Repossessions of Personal Property

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V.
Chapter ____. Repossessions of Personal Property
A. Title.
1. This chapter may be cited as the “[Tribe/Pueblo Name] Personal
Property Repossession Act”.
B. Purpose
The purpose of this section is to require notice for forcible seizure of personal
property, and to make such seizure reasonable and foreseeable to
sellers/creditors and buyers/debtors of such property. This section will govern
repossessions of personal property that are not manufactured homes or
mobile homes. Such property shall include, but not be limited to, vehicles,
technology, entertainment, furniture and household goods.
C. Definitions
1. As used in the [Tribe/Pueblo Name] Personal Property
Repossession Act:
a. “Repossession”: the forcible seizure by a creditor of a debtor’s
personal property that is subject to security interest.
b. “Security interest”: in any consumer transaction, the ongoing
financial interest, in the form of a loan with interest or payment
plan, which a creditor takes in any personal property that is the
subject of the transaction. Creditors must make clear to the
consumer, or debtor, when there is a security interest in the
transaction, by informing consumers in the consumer’s
language of fluency and by having large, bold letters indicating
that a security interest exists in any written consent the
consumer signs regarding the transaction.
c. “Collateral”: personal property in which a creditor holds a
security interest and therefore is subject to the creditor’s
repossession
d. “Consumer transaction”: any transaction in which a person
contracts or agrees with a creditor to purchase personal
property
e. “Creditor”: an individual, business, partnership, association,
company, corporation, or other legal entity that holds a security
interest in personal property used, possessed, or otherwise
granted to another person
f. “Consumer”: an individual, business, partnership, association,
company, corporation, or other legal entity that purchased,
used, contracted for, or agreed to purchase property
g. “Debtor”: a consumer that has an unperfected interest in
property
h. “Seller”: individual, business, partnership, association, company,
corporation or other legal entity that regularly offers personal
property for sale, use, or possession for value
i. “Person”: an individual, corporation, association, partnership,
company, or other legal entity capable of contracting or
agreeing to terms of sale, use, or possession of personal
property
D. Limitation of action
1. Repossession shall only be sought by a creditor who retains a valid
security interest in the personal property as a result of a consumer
transaction. Unsecured creditors have no right to the property or
action under this section.
2. Repossession may only be sought where the consumer has paid less
than eighty (80%) percent of the fair-market value of the property, or
eighty (80%) percent of the value of the loan or credit secured to
purchase the property, whichever is greater.
3. Creditors attempting to recover the value of their property may elect to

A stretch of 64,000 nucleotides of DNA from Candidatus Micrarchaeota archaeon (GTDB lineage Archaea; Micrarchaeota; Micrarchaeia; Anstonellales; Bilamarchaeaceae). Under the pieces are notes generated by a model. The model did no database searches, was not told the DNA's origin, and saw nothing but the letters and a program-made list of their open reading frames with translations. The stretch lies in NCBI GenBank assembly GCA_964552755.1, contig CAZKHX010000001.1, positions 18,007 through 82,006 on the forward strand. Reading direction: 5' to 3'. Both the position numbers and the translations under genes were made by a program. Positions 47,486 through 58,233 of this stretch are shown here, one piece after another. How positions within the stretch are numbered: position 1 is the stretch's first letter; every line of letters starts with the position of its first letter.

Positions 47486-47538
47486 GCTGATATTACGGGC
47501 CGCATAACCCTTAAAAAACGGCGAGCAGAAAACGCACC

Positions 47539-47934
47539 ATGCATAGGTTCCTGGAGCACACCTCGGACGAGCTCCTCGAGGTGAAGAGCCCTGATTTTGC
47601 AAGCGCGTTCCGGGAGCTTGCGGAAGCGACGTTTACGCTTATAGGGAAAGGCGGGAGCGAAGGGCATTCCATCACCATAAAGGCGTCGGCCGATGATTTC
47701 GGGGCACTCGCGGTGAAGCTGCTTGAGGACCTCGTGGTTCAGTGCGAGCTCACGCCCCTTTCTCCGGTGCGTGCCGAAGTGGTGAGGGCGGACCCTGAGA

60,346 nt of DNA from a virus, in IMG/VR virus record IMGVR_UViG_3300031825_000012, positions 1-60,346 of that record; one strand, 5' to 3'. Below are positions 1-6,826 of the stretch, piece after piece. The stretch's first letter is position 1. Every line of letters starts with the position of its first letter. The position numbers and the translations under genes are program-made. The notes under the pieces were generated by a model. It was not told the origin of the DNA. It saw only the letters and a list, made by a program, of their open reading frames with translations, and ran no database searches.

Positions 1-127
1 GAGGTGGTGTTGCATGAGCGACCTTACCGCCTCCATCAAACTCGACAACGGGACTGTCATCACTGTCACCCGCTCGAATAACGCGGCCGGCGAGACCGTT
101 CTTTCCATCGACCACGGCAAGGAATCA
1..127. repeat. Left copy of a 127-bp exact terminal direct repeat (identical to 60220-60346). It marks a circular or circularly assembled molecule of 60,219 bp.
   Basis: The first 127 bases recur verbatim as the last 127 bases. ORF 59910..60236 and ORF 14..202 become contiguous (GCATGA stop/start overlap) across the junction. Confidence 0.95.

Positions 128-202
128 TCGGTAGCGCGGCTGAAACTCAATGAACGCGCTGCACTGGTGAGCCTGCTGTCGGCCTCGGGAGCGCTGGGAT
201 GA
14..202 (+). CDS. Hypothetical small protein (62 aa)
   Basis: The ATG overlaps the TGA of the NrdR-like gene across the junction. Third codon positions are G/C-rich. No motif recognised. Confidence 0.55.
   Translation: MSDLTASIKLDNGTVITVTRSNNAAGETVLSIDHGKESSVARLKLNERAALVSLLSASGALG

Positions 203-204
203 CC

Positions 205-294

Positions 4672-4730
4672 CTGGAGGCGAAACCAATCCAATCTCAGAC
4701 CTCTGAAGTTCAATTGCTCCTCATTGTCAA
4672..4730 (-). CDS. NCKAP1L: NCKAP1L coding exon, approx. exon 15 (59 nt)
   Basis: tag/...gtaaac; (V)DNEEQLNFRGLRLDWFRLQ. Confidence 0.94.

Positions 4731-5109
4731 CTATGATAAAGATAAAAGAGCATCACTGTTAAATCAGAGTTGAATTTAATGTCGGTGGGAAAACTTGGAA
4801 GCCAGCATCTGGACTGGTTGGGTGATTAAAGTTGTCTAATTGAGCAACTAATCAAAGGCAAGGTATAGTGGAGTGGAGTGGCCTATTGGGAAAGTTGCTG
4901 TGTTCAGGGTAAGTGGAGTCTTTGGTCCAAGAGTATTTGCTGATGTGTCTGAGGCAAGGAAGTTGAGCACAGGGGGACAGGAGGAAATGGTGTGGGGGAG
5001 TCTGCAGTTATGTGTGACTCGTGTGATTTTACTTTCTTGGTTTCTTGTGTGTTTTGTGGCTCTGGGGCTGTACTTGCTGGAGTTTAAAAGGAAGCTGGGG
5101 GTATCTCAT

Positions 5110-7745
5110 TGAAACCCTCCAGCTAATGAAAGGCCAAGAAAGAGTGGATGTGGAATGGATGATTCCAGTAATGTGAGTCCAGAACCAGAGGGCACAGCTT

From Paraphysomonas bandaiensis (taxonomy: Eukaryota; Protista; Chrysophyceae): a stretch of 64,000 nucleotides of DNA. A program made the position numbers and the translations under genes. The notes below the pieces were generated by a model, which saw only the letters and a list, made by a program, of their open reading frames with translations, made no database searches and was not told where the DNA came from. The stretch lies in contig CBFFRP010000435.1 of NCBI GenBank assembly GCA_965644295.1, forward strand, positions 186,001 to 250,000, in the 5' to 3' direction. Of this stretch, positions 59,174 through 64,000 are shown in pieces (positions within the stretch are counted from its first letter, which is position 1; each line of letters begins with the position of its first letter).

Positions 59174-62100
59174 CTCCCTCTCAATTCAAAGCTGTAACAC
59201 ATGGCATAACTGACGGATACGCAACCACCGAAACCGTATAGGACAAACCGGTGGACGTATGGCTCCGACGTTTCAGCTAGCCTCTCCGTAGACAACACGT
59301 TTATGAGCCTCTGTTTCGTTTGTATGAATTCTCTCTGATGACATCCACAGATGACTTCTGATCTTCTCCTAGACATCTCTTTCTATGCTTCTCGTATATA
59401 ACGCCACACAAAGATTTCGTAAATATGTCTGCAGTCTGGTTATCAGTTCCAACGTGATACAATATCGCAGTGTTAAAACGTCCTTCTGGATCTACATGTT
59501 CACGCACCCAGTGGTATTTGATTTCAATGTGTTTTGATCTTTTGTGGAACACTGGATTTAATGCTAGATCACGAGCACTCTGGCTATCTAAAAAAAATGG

recover either a money judgment or the collateral, but not both.
4. Written, informed consent or court order is required. The seller or his
authorized agent must obtain the debtor’s written, informed consent,
or obtain a court order, to repossess any personal property of a
member of the [Tribe/Pueblo’s Name]. In the absence of such
written consent, repossession by the creditor shall only be lawful upon
obtaining a judgment for it by the tribal court(s) (hereinafter referred
to as “The Court”.
a. Written, informed consent defined. Only the debtor(s) may give
written, informed consent. All debtors must agree to the
repossession via written, informed consent at the time of
repossession. ‘Informed’ consent requires the seller or her agent
to disclose fully any obligations, detriments, defenses, and
consequences of either party to the transaction. Such disclosure
must be in the native language or language of fluency of the
debtor. It shall be the burden of the seller, by a preponderance
of evidence, to show that any consent obtained was informed
and that the debtor understood the consequences, defenses,
obligations, and detriments to both parties prior to signing.
b. Reporting of written, informed consent. Upon obtaining written,
informed consent of the debtor, the seller or her authorized
agent shall report such compliance with this section to the local
law enforcement agency or governmental body. A
representative of such agency or body of government may
accompany seller or her agent to accomplish repossession.
c. Waiver prohibited. It shall be a violation of this section for any
seller to attempt to obtain a waiver of this section from any
consumer, or to obtain such a waiver.
d. Affirmative defenses. Written consent obtained by fraud,
misrepresentation, deceit or undue influence shall be considered
null and void. Written consent obtained by enticement to offreservation lands will also be deemed null and void. Minority
and incapacity constitute full and complete defenses to written,
informed consent.
e. Exemptions. Transactions between merchants are exempt from
requiring informed, written consent or a judicial order prior to
repossession of personal property.
5. Force, intimidation prohibited. The creditor or his agent(s) may not use
force or intimidation in any part of the repossession, notice, or
negotiation process. The local law enforcement agency or
governmental body shall be the sole entities allowed to use reasonable
force if necessary to rightfully repossess property. Violation of this may